All the other girls in the school tried to be good when Evelyn was by, not because she would reproach them, but because she had a certain way about her which made goodness so attractive that they were forced to follow it.CHAPTER V. BREAKING IN A WILD COLT.
CHAPTER V. BREAKING IN A WILD COLT.
"As to disliking Miss O'Hara, it's more a case of despising; she's beneath my dislike."
For some reason her companions, both old and young in the school, had taken upon themselves to cut her.CHAPTER IV. THE QUEEN OF THE SCHOOL.
CHAPTER II. THE NEW GIRL.Janet ran out of the room. Her heart was beating hard and fast. Should she tell Mrs. Freeman what Olive had just confided to her, that Bridget and a number of the smaller children of the school had rushed down the road to meet Evelyn, carrying boughs in their hands, and doubtless shouting loudly in their glee?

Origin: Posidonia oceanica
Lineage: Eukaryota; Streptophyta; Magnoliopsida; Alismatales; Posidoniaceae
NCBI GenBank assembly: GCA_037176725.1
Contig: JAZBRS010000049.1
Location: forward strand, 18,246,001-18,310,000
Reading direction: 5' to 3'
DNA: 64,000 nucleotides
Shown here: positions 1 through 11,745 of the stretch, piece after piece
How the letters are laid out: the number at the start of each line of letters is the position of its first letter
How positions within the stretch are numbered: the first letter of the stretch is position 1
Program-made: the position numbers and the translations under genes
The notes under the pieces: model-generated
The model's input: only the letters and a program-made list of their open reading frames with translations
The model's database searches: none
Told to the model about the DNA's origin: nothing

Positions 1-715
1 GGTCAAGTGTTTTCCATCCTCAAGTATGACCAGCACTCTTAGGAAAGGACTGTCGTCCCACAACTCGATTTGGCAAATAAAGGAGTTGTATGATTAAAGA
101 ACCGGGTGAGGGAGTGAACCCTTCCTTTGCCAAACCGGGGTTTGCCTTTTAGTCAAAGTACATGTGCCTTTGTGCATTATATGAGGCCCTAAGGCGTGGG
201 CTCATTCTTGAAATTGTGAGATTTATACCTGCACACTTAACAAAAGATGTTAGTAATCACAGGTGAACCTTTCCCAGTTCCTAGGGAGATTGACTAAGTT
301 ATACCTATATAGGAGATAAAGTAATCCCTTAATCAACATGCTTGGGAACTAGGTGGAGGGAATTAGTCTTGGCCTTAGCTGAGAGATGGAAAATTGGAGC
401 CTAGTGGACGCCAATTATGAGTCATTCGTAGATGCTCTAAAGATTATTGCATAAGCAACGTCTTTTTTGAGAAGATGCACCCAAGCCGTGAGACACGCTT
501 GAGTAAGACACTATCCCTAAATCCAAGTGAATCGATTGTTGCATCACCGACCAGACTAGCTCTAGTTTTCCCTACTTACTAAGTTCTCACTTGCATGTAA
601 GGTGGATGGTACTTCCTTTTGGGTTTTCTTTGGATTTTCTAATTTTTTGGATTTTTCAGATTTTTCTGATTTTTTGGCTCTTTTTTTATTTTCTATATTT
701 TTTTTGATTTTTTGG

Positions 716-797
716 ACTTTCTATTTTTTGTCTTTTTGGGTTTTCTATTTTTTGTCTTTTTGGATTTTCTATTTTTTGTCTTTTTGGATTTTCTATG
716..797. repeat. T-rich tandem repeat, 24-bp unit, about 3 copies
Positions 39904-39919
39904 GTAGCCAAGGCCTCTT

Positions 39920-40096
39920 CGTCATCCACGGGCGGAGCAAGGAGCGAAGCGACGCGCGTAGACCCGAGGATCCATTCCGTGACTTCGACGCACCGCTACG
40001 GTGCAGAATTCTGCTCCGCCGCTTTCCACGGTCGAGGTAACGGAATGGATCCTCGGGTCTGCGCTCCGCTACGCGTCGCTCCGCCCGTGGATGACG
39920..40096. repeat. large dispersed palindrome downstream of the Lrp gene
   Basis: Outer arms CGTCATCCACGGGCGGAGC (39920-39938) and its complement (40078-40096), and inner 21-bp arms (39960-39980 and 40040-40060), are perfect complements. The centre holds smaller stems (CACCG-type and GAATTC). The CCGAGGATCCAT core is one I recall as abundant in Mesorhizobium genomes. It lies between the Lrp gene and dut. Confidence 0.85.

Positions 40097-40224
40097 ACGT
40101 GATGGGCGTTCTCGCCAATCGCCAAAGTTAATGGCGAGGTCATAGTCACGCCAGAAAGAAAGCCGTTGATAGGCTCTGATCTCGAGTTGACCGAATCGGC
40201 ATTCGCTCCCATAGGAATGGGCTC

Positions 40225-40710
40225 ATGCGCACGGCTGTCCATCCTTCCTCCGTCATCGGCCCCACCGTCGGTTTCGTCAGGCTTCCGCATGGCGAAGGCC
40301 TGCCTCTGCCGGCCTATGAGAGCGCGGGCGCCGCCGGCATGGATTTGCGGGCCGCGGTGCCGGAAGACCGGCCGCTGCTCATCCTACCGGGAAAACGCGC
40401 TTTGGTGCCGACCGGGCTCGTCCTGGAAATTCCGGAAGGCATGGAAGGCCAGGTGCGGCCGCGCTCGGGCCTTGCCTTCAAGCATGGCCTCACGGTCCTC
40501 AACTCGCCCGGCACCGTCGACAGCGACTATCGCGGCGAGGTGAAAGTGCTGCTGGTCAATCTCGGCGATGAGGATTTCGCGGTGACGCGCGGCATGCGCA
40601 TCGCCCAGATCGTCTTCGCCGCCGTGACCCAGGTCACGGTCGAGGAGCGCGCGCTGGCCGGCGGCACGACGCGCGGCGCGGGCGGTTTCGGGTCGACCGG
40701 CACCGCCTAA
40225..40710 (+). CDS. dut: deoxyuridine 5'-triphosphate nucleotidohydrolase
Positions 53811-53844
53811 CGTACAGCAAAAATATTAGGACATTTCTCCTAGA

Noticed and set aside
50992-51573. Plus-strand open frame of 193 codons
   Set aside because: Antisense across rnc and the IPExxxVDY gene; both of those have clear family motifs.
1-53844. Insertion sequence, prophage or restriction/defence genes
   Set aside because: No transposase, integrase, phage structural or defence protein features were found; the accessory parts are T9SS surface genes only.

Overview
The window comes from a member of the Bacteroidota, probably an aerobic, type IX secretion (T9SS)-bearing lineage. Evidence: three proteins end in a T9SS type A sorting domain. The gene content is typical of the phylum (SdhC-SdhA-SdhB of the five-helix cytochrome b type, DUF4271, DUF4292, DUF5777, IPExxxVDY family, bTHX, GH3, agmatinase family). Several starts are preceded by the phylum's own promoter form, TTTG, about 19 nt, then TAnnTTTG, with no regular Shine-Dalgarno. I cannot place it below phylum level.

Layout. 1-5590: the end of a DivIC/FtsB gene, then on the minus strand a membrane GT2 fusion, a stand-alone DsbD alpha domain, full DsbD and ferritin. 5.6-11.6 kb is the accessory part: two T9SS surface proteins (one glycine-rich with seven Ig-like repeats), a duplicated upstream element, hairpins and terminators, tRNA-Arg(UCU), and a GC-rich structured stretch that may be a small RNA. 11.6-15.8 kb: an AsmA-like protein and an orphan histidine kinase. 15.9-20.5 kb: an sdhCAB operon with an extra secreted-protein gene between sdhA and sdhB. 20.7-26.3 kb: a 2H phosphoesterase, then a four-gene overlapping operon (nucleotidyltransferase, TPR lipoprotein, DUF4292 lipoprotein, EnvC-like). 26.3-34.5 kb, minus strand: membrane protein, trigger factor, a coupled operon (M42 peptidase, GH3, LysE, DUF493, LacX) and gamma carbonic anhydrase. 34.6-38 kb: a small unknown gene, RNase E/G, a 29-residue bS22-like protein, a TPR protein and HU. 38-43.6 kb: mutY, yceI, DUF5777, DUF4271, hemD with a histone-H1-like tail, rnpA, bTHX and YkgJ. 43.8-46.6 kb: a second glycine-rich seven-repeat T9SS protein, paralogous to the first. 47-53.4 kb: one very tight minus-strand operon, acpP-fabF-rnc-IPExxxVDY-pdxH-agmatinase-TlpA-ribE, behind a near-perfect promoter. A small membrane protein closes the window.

For some reason her companions, both old and young in the school, had taken upon themselves to cut her.
"I'd make it up if I was you, miss," she said.
She was not a specially clever girl, nevertheless she was now, in virtue of her seniority, and a certain painstaking determination, which made her capable of mastering her studies, at the head of the school.
"Now, how old am I?" she asked, stamping her arched foot. "Don't be shy, any of you. Begin at the[Pg 17] eldest, and guess right away. Now then, Miss Collingwood—you see, I know your name—the age of your humble servant, if you please."